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Jan 21, 2016

What’s up with Dengue in Belize?

Kim Bautista

Later on in the newscast in our Healthy Living segment, we’ll be taking a comprehensive look at vector-borne illnesses including Zika. Every year, the vector control unit of the Ministry of Health fights a mighty battle to control the spread of these diseases which are rampant in certain areas of the country. But are residents of those areas doing something wrong? Do they need to do something differently? News Five took the opportunity to ask Vector Control Chief Kim Bautista that question. According to Bautista, where vector-borne illnesses are concerned, the contributing factors differ from community to community.

 

Kim Bautista, Vector Control Chief of Operations

“I could tell you specific communities in the Cayo district where every year specific neighbourhoods within these communities will have dengue cases – communities in specific areas in Benque Viejo, Las Flores, Salvapan, San Martin, St. Matthews, Cotton Tree, Armenia – these are areas where you see little pockets every year. You look at contributing factors – some of them culturally they might store water. In some of them, within those communities there are illegal settlements and that is what we saw last year out West. In Camalote and Cotton tree there were some illegal settlements where the sanitary condition is a nightmare, so it’s conducive not only to vector-borne diseases but so many other things. You look at specific areas in Corozal that had dengue and you tend to find a lot of water being stores in containers and so these containers need to be kept covered. You look at areas in Belize City and the issue was in terms of drains and drainage. So within each community the contributing factors are different. Part of it is going to the communities and identifying what are the risk factors, and how you will work with the community to change some of these things.”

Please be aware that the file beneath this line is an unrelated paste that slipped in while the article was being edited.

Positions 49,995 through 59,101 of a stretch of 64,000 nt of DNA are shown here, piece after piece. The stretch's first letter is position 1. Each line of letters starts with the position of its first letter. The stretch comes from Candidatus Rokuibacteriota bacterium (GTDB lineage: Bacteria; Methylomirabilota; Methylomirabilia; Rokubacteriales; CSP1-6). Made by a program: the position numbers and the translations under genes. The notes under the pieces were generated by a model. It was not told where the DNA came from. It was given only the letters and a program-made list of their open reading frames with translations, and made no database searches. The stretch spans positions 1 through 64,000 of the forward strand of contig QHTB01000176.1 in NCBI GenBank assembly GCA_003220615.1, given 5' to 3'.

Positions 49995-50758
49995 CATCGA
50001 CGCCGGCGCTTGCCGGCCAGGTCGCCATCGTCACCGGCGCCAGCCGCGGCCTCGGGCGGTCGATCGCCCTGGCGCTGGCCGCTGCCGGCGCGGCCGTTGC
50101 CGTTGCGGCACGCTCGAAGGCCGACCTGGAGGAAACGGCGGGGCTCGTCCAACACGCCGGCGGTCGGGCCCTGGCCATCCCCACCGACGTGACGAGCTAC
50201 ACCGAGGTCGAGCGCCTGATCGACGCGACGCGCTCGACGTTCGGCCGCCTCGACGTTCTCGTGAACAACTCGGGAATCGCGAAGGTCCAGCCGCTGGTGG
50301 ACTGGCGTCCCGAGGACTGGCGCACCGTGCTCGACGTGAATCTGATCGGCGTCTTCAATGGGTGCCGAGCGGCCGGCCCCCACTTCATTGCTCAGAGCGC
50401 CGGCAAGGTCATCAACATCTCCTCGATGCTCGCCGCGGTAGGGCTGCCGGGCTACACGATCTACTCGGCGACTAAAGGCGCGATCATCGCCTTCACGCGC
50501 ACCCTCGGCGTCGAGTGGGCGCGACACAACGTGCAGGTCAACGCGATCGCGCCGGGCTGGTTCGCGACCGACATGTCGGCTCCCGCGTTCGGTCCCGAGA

Stay tuned for much more on Zika, Chik V, malaria and dengue in our Healthy Living segment.  

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Viewers please note: This Internet newscast is a verbatim transcript of our evening television newscast. Where speakers use Kriol, we attempt to faithfully reproduce the quotes using a standard spelling system.

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